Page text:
UCL Cancer Institute awarded 2009 RIBA prize
22 May 2009
The UCL Cancer Institute (Paul O'Gorman building) has won the 2009 Royal Institute British Architecture (RIBA) award. The awards are given for buildings that have made a substantial contribution to the local environment.
The UCL Cancer Institute brings together cancer research across UCL and its partner hospitals, providing services, instrumentation and technological expertise to an large array of individual research groups housed under its roof. Its Paul O'Gorman Building - named after the 14-year-old boy whose death from leukaemia in 1987 led to the foundation of the charity Children with Leukaemia - is situated at the heart of one of the largest and most prolific biomedical facilities in Europe. It comprises five floors which provide 4,500 square metres of specialist laboratory space, with the infrastructure to support the modern technologies required to conduct cancer research, and will ultimately house over 350 scientific staff.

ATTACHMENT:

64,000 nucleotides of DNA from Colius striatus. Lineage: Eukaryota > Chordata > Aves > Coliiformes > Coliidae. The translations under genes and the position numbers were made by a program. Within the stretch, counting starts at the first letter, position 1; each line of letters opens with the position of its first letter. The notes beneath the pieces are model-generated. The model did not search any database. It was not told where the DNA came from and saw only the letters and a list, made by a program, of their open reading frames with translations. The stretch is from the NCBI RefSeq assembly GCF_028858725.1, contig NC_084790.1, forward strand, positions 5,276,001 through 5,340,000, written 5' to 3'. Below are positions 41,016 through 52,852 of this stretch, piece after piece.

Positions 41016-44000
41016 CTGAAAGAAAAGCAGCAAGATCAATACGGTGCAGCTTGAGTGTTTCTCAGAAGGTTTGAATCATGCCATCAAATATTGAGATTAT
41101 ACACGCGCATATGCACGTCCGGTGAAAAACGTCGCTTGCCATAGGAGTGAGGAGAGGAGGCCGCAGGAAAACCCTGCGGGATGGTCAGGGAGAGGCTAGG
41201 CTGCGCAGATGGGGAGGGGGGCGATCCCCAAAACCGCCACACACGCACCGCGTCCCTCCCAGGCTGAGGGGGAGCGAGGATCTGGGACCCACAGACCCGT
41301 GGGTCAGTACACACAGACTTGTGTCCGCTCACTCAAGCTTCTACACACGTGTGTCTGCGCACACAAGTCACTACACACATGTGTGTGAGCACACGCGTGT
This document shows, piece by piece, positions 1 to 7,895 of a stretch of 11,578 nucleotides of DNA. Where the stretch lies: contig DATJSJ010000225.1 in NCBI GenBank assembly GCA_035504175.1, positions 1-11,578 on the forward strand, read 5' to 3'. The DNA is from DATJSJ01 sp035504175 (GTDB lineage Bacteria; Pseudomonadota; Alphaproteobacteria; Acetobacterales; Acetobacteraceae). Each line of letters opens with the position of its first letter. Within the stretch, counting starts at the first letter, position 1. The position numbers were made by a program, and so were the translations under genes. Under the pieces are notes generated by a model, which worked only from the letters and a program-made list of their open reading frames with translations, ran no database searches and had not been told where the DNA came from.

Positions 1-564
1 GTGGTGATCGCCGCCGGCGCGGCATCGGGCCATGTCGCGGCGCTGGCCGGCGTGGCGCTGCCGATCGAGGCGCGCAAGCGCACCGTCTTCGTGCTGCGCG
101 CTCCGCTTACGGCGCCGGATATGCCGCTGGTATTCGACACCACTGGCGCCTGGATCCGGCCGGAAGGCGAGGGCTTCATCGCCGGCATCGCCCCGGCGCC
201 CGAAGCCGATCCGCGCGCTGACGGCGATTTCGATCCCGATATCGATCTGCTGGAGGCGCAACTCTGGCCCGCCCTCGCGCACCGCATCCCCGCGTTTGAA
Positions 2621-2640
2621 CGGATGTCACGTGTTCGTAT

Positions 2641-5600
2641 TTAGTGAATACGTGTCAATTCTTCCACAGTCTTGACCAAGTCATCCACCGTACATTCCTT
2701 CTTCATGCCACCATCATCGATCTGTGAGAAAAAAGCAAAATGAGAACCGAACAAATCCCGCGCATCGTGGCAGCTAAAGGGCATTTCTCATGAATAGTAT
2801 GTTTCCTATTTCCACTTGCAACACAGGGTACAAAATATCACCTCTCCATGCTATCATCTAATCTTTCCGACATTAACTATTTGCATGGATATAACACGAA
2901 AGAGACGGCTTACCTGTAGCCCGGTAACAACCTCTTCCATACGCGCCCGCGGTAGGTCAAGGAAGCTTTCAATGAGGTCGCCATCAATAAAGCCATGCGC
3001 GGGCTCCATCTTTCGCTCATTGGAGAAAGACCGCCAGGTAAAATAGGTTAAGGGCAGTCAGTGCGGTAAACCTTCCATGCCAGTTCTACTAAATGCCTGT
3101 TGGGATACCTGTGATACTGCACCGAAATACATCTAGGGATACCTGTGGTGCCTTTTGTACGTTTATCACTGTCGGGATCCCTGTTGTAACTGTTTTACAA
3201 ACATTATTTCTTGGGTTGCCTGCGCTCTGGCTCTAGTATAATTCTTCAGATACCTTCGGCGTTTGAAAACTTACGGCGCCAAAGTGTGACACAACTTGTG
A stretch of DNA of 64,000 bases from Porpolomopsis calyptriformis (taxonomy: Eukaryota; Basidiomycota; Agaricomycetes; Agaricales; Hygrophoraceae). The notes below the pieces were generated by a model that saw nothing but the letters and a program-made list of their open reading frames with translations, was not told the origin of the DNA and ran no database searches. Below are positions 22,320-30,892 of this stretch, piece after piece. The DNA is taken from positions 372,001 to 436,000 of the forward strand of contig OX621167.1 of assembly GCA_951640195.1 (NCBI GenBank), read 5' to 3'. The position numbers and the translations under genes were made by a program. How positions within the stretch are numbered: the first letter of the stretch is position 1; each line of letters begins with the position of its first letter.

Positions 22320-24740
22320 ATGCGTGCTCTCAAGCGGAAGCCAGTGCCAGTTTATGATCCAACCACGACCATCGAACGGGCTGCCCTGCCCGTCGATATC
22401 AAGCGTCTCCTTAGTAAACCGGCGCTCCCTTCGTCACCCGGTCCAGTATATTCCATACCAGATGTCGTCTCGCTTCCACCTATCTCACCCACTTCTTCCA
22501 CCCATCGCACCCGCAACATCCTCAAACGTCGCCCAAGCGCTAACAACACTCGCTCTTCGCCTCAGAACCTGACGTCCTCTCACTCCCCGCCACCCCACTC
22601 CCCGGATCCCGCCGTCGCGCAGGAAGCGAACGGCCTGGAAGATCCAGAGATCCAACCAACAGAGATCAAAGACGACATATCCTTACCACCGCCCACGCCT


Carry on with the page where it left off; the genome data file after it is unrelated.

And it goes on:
The building was created by world-renowned architects at Grimshaw, known for their work on the Eden Project in Cornwall. Its design was influenced by its role as a cancer institute, and by the relationship between science and the study of cancer. It integrates images generated by the processes used in modern medical research with the building's architecture: the load lines in the write-up area's ceilings were shaped by the patterns of cell division chromosome painting inspired the colour scheme for the interior, and the shapes of the energy-saving terracotta panels at the front of the building are based on the very lectromagnetic waves which they are intended to block.
RIBA President Sunand Prasad commented: "The RIBA Awards are a thermometer to indicate the state of health of British architecture and for 2009 the results are good: both quality and quantity have been maintained. This year's list accurately reflects both the diversity, and the workload of UK architecture, with more schools and health buildings than usual winning awards. These awards, which are judged on a regional basis, reflect and reward the good things that are going on all across the UK."
Images: exterior of UCL Cancer Institute